Wolsey tsked, and started to legitimately smile. “You and I were of a kind, my boy. Surprising it took you this long to realize it.”
The older man stepped back; Cromwell curled in upon himself again.
The second figure stepped closer; eased his middle-aged phantasm down against the cold walls, next to Cromwell. He said nothing; seemed to simply wait for Tom to make the first move. Cromwell could not even look at him.
More gave a sad little smile. “ ‘You don’t need to believe it. You just need to say it.’ “
Cromwell laughed, harshly.
“Are none of my utterances to be considered private any more?”
More smiled even broader, and motioned around the room.
“Look at our company, my friend.”
Cromwell obliged; than his face crumpled. He shut out the world again.
Death moved towards the third figure, and whispered.(Though it had never been considered one of Death’s many talents.)
I BELIEVE IT IS WHAT MIGHT BE TERMED, ‘YOUR CUE’.
A flash of....something, was visible across her face. But still she obliged.
(Death had seen many phantasms in his time, but none as remarkably dressed as Anne Boleyn. Not clothed in the demure gown in which she had died. But a bloody red ballgown, trimmed with green velvet and snow-white ermine.)
However, she moved in anything but an eye-catching manner. Softly, slowly, she knelt in front of Cromwell. Ghostly hand catching ghostly hand.
“You never visited me, Thomas. At the end...at the very end, I missed you, and you were not there. We, who had shared so much; I’d have at least thought I merited one last vision of of your face, even if it was for you to gloat. Seeing how you’d survived at the cost of me.”
That accusation seemed to rouse him; looking him, he steadily held her gaze. This pleased her, and her pealing laugh once more echoed around the stone walls.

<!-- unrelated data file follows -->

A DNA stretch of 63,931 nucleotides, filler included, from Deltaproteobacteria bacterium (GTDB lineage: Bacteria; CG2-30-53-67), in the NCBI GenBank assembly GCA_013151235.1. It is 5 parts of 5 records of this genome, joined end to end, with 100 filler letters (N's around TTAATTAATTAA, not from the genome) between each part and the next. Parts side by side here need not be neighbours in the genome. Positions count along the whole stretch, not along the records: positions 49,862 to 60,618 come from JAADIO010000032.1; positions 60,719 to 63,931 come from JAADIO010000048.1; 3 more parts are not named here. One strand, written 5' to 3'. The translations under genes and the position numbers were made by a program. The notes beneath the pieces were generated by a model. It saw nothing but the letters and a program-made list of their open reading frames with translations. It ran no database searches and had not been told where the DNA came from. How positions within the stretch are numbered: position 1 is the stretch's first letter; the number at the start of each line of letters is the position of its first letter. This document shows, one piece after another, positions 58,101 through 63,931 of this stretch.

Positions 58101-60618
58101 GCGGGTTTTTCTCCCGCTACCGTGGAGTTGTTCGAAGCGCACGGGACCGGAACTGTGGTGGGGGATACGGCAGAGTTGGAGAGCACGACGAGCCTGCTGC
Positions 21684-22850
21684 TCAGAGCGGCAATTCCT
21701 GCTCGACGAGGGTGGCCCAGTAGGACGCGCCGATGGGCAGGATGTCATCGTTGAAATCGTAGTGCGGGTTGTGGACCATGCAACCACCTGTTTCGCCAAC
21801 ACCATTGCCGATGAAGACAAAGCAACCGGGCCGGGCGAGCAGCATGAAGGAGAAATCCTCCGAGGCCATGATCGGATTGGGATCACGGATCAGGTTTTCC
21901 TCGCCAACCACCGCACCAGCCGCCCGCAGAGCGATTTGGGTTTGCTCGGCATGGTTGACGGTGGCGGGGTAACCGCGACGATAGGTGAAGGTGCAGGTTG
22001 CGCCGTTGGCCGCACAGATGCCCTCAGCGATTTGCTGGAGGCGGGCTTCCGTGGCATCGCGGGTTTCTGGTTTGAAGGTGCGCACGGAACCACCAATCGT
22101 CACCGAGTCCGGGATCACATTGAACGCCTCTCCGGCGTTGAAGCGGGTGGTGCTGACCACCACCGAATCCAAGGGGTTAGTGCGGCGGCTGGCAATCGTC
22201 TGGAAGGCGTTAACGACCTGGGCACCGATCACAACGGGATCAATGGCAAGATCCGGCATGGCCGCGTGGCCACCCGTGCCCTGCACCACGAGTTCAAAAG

“But I blame you not, Thomas. For what were we both, but survivors? Clawing, scratching, fighting for what we wanted, for what we loved, or thought we did. Two too similar creatures, you and I. It is not surprising that for a while, you triumphed. For there was really only ever room for one of us at his side. Only one.”
The words were said lightly, but the speaker and the hearer were far from that happy mood.
Cromwell leaned forward, almost bowing before Anne, as he had never really done in life.
“I’m so sorry....I’m so, so sorry, my lady.”
Death and the two Thomases watched as Anne stretched a ghostly arm around his shoulder.
“You need not be sorry, Tom. You have paid dearly, as have I. But now we no longer serve at his pleasure. Only at the pleasure of one slightly less capricious.”
Anne Boleyn, in any realm, would not be denied her humour; she shot a mocking look at More and Wolsey as she rose.
She rose, and extended one hand to Cromwell.
“Come with me, my friend.”
“Where do we go?”
A DESERT. MOST FACE IT ALONE. BUT YOU, MR. CROMWELL, ARE IN LUCK. FOR YOU TRAVEL IT WITH THREE WHO HAVE KNOWN THE ROAD BEFORE.
A bell pealed over the streets of London, even reaching the confines of the Tower.
The four ghostly figures all looked reflexively in the same direction. Then faded.
Death tarried a while longer, shaking his head in one of those long-acquired mannerisms.
IF I AM TO RETURN HERE....ANON? ANON, THAT'S IT. THEY COULD AT LEAST PUT IN SOME CURTAINS.